So here's why yoga can be* a good fit for me. I haven't done pilates, so I can't speak to that directly. But I'll bet many here are in the same situation as I am.
The other physical activities I do and need to condition for tend to be fast-paced and dynamic, with the focus necessarily on executing the activity itself in a way that is effective and fun and safe. These sports use the body, but they are not really about the body. While doing them, attention in the moment is not - and, I would argue, really cannot be - on the subtleties of where your body is tight or loose or weak or strong or whatever. Nor can or should it be on balancing those inequities. Instead it has to be on skiing through that next gap in Halloween Glade or on not riding off the edge of a narrow plank bridge.
It's because of this backdrop that I find yoga rewarding. It's a time to get stronger and more flexible, yes. But it's HOW I get there that I like. I love camping out in a pose and making the little guided adjustments and unguidable discoveries - encouraging or discouraging - that go with that. I also like the fact that I do it in one place and without a lot of gear or planning or other hoopla. I learn what I am or am not doing and what I can or cannot do with my body better in this context than I do while skiing or biking or hiking because I'm not distracted by wanting to get on with the "real" activity; learning is the activity. For me there is no agenda. I have no specific "goal," other than to fend off Father Time a bit. I'm just doing it.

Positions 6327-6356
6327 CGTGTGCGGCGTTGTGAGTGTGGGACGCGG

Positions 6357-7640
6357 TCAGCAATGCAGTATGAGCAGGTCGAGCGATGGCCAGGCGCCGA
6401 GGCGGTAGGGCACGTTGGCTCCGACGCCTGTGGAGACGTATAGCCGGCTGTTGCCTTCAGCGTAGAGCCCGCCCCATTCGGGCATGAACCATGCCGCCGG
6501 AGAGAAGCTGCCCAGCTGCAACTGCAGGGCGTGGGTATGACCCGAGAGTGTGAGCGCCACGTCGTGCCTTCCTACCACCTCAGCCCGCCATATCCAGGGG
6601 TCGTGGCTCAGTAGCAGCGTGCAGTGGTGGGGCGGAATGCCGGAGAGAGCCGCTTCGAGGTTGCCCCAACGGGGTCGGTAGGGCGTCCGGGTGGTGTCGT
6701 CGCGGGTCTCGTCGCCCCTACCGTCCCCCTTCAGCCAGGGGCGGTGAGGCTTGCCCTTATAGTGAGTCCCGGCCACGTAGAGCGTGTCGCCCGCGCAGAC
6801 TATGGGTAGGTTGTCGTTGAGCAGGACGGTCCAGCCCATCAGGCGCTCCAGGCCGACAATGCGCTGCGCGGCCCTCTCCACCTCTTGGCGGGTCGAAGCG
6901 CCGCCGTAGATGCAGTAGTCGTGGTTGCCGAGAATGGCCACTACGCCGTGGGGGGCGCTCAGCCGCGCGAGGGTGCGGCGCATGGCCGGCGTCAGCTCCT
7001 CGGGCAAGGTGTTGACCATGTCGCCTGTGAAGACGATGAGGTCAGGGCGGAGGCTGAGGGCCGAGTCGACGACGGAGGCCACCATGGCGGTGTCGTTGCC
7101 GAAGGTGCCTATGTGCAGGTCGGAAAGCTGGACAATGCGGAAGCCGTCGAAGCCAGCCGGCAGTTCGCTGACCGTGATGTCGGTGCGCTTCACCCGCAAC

*if I'm patient, practice frequently, and don't try to do too much too fast ... lots of "if"s, and I fail to implement more often than I succeed